The Royal College of Midwives has warned of ‘mixed messaging’ after a study revealed that midwives are giving different advice around alcohol consumption during pregnancy.
One in five (19%) midwives surveyed as part of the research, funded by the Institute of Alcohol Studies, incorrectly reported that the chief medical officers’ (CMO) 2016 guidelines advised a limit of 1-2 units once or twice per week.
The CMO began advising pregnant women to abstain completely from alcohol in 2016, but one in four (42%) of midwives surveyed said they were not aware of the actual content CMO guidelines update.
The National Institute for Health and Care Excellence (NICE) guidance were only updated to reflect the CMO guidelines in December 2018, which the survey indicated may account for incorrect identification of the CMO guidance content among midwives.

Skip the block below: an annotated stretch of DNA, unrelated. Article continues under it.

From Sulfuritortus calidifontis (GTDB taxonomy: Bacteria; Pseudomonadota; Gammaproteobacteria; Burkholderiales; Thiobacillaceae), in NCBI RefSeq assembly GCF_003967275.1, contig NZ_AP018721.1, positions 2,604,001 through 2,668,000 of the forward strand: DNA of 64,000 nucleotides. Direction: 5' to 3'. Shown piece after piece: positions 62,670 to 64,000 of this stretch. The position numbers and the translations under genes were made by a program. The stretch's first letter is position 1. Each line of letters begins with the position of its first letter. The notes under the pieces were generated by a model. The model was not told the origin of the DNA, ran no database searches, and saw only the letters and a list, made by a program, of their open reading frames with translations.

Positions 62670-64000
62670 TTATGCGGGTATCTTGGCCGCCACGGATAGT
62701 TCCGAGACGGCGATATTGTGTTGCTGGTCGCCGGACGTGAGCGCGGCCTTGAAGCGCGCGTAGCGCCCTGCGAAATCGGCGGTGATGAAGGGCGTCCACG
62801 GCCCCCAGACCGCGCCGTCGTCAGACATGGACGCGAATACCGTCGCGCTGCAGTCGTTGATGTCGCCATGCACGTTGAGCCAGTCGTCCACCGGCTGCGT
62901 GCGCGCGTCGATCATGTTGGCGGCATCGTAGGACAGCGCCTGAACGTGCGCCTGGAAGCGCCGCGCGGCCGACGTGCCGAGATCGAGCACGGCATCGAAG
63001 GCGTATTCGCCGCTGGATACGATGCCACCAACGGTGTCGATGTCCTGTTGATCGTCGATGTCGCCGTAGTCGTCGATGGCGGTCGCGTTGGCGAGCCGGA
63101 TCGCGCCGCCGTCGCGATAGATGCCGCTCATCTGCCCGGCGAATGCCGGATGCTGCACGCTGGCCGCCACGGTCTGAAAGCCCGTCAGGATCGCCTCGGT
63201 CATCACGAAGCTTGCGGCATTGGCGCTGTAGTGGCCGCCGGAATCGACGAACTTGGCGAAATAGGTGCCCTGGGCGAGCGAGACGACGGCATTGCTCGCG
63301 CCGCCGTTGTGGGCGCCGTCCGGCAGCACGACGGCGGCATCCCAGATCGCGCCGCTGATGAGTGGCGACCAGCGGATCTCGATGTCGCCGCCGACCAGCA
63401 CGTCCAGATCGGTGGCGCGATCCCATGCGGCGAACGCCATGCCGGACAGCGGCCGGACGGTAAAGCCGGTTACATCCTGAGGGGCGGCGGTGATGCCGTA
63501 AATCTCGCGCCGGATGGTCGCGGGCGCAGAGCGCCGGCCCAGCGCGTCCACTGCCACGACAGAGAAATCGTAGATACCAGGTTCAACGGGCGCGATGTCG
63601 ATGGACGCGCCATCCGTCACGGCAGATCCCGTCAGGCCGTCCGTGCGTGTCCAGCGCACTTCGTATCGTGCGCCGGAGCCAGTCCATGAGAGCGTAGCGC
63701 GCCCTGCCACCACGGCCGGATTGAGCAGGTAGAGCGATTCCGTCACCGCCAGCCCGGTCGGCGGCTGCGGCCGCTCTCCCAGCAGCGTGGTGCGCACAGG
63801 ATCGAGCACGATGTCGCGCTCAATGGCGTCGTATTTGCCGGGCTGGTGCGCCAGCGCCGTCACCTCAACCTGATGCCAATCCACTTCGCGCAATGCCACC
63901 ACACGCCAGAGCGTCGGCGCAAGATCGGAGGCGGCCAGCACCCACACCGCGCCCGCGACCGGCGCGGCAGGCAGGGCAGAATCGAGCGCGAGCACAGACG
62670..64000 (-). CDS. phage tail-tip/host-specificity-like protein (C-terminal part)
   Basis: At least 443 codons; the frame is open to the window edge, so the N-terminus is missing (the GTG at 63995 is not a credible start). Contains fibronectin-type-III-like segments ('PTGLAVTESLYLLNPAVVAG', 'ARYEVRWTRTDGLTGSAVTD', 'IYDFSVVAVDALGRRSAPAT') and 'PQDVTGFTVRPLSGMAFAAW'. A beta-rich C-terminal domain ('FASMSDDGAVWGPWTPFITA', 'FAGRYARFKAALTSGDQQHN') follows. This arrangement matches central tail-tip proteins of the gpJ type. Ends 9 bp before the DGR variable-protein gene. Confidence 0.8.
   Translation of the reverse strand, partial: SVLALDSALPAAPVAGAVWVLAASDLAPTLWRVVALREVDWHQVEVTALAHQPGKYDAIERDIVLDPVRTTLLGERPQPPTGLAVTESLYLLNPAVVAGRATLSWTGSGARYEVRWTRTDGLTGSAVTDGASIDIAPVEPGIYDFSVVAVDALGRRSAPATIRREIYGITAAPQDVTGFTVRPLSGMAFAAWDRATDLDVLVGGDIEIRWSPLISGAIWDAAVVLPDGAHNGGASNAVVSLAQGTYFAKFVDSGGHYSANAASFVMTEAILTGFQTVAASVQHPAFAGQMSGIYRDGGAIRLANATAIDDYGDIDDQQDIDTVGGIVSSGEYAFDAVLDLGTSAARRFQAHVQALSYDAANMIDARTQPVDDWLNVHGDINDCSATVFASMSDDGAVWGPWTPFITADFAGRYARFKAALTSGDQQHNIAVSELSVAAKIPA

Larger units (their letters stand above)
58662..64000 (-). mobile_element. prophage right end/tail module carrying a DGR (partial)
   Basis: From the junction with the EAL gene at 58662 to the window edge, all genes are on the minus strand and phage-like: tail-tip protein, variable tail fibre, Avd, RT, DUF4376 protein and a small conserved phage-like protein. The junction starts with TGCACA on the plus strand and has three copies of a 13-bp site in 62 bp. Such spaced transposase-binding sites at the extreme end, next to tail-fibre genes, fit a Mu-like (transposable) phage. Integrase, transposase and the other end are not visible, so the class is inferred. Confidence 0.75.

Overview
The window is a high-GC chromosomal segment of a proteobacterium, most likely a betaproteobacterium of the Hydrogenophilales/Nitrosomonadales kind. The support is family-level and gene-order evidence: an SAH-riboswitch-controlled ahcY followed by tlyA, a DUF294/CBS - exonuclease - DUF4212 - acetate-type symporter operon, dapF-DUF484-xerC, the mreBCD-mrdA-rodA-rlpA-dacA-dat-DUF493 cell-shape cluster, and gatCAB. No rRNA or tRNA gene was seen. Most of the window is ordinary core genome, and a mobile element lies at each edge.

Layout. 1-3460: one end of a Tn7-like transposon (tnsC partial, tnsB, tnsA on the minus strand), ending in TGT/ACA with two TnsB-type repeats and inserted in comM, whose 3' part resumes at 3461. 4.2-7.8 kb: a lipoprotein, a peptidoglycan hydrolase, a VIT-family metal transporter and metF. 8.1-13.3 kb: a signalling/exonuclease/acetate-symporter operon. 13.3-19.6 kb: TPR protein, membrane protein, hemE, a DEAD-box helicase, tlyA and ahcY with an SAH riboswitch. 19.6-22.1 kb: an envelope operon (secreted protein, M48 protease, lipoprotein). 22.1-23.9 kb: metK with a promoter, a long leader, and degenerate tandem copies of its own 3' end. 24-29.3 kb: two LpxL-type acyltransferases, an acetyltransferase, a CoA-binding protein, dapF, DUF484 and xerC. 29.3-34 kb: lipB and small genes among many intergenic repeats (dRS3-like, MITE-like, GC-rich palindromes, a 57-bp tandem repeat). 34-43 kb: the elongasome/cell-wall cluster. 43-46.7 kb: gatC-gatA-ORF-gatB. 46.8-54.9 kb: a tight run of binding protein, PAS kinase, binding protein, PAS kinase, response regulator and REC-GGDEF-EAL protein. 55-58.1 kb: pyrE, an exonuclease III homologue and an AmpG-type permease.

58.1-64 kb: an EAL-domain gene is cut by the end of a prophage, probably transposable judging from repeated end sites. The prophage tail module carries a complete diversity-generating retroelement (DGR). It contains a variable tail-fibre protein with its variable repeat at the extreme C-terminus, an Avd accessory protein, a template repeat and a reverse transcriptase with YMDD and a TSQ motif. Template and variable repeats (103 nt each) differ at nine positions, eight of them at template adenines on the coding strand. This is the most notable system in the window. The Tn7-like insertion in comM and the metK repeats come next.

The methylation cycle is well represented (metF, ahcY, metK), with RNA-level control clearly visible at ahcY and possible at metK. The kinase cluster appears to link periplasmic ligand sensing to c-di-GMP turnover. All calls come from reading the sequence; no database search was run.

Commenting on the findings, RCM professional policy advisor Clare Livingstone warned that the CMO and NICE are ‘out of step, resulting in mixed messaging’.
She went onto ask for a ‘standardised approach to alcohol screening and advice’, as the survey suggested that there is no such thing during antenatal appointments.
The study revealed that nearly all midwives (97%) ‘always’ or ‘usually’ advised all women to abstain from alcohol during pregnancy at the first appointment – but the proportion who did so at later appointments dropped to 38%.
Most midwives (69%) reported having fewer than four hours of alcohol training pre-qualification and 19% had received none. After qualifying, a third (33%) of midwives had not received any alcohol-related training and only a quarter (25%) were offered this within annual training updates.
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